Is Running 3 Miles A Day Good Enough?
Many people consider streak running when looking to make some type of change within themselves. Whether the change you are working toward is physical or mental, joining a streak is certain to achieve results for you.
While one mile per day is a fantastic place to start for beginners, 3-mile runs are the next step up and offer quite a few health benefits.
If you’re ready to take on the next challenge in your daily running regimen, the 3-mile run is a fantastic place to start.
Is Running 3 Miles A Day Good?
Setting yourself a goal to run 3 miles a day may be a difficult challenge. However, if you have a solid running form, fitness level, and cardiovascular base, it shouldn’t be difficult.
It’s a goal you may need to build up to and of course a time investment like most training plans. But, the benefits of running 3 miles each day are significant.
But please note that all training regimens need recovery and rest days. Streak running is fantastic but ample care must be taken to avoid injury and overtraining.
How Will 3 Miles A Day Transform You
Let’s assume that you’re not a beginner runner but 3 mile runs are a significant commitment.
An average runner can knock out this distance in about 30 minutes. Most of us should have that amount of time each day to dedicate to exercise. So, knowing that in 1-hour you can finish the 3 miles, shower, and change, ensures this streak distance isn’t a burden.
As I mentioned before, consistent cardiovascular activity is excellent for our heart health. If you’re looking to help keep your heart happy, this is another reason to commit to 30-60 minutes of cardio activity a day.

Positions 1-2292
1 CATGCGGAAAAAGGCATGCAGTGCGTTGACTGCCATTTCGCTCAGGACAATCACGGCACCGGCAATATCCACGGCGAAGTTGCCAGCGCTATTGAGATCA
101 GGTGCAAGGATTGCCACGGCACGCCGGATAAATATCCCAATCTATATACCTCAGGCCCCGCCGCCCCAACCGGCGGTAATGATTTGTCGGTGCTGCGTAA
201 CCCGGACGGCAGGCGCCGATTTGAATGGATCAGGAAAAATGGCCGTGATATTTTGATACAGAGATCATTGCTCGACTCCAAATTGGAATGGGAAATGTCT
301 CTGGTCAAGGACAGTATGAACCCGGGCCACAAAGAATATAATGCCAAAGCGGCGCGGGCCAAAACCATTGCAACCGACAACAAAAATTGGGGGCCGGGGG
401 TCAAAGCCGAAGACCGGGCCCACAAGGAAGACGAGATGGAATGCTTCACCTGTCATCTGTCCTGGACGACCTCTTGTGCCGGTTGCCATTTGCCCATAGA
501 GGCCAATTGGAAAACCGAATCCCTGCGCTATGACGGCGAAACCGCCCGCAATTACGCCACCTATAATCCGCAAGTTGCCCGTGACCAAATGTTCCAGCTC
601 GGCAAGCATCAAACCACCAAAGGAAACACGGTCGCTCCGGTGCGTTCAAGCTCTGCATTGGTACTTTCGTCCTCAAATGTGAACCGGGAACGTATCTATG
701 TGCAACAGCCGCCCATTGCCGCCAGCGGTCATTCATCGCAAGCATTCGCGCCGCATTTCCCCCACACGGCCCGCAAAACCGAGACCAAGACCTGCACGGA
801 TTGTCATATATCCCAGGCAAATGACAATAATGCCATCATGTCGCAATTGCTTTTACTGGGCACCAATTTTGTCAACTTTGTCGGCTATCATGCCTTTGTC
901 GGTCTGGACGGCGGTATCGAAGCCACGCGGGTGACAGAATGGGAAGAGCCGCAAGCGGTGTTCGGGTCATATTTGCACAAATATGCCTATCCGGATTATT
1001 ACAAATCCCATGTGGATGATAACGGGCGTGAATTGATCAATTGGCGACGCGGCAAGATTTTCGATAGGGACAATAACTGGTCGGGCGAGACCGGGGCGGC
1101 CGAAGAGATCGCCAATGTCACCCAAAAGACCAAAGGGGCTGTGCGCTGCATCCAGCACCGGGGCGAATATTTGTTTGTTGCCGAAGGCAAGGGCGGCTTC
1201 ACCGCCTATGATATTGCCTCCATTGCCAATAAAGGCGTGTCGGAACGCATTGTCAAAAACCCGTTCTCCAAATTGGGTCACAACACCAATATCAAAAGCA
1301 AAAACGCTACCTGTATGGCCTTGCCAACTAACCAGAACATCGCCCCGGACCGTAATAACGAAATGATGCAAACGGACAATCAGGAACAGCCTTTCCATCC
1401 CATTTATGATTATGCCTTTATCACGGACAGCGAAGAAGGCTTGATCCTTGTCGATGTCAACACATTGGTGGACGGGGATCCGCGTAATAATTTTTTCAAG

Running 3 miles will easily hit that minimum daily cardio goal.
If you are looking to focus on weight loss by burning calories and improve your body composition, running daily will certainly help. In addition, you will find your body toning from this daily commitment.
Running daily also has fantastic psychological benefits. This is one way to show yourself exactly how mentally strong you are, in addition to physical strength.
There are some days when exhaustion and frustration with our day will creep in. Having a dedicated time set aside for physical and mental wellness is an important thing for all of us.
This time you set aside will remind you on the hardest of days that you can push through and do hard things: both physically and mentally.
Running also produces a runner’s high. This is due to the endorphins that your body naturally produces when you exercise. Committing to this daily task will help you keep the feel-good juices flowing.
How Long Should It Take To Run 3 Miles?
Honestly, I always cringe when people ask how long it should take to run 3 miles. Most beginners run anywhere from 9 to 13-minute miles. This means it can take anywhere from 27 minutes to 45 minutes for a novice to finish a 5K, or 3.1 miles.
Once people get acclimated to running, their times usually start to go down. However, you can’t judge or measure yourself based on someone else’s achievement.